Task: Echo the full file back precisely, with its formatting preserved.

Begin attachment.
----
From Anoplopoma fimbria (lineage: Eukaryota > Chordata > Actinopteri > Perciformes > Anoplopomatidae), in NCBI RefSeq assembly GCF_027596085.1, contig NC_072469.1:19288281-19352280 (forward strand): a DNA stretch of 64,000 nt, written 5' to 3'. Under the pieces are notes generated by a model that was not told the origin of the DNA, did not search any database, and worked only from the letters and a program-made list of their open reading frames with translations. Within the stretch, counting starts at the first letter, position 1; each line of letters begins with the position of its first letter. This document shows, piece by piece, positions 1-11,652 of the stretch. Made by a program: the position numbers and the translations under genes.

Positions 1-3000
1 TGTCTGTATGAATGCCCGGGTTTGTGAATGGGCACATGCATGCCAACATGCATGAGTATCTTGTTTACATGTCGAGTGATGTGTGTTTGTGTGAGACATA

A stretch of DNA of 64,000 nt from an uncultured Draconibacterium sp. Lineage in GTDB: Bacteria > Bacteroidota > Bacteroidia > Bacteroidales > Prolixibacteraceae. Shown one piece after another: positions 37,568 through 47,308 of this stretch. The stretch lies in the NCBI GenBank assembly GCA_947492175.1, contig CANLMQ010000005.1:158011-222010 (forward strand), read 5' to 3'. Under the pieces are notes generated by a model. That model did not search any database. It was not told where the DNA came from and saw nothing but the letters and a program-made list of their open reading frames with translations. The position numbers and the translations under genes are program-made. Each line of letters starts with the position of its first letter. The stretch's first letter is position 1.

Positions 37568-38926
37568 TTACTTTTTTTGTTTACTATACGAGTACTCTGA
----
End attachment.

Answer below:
From Anoplopoma fimbria (lineage: Eukaryota > Chordata > Actinopteri > Perciformes > Anoplopomatidae), in NCBI RefSeq assembly GCF_027596085.1, contig NC_072469.1:19288281-19352280 (forward strand): a DNA stretch of 64,000 nt, written 5' to 3'. Under the pieces are notes generated by a model that was not told the origin of the DNA, did not search any database, and worked only from the letters and a program-made list of their open reading frames with translations. Within the stretch, counting starts at the first letter, position 1; each line of letters begins with the position of its first letter. This document shows, piece by piece, positions 1-11,652 of the stretch. Made by a program: the position numbers and the translations under genes.

Positions 1-3000
1 TGTCTGTATGAATGCCCGGGTTTGTGAATGGGCACATGCATGCCAACATGCATGAGTATCTTGTTTACATGTCGAGTGATGTGTGTTTGTGTGAGACATA

A stretch of DNA of 64,000 nt from an uncultured Draconibacterium sp. Lineage in GTDB: Bacteria > Bacteroidota > Bacteroidia > Bacteroidales > Prolixibacteraceae. Shown one piece after another: positions 37,568 through 47,308 of this stretch. The stretch lies in the NCBI GenBank assembly GCA_947492175.1, contig CANLMQ010000005.1:158011-222010 (forward strand), read 5' to 3'. Under the pieces are notes generated by a model. That model did not search any database. It was not told where the DNA came from and saw nothing but the letters and a program-made list of their open reading frames with translations. The position numbers and the translations under genes are program-made. Each line of letters starts with the position of its first letter. The stretch's first letter is position 1.

Positions 37568-38926
37568 TTACTTTTTTTGTTTACTATACGAGTACTCTGA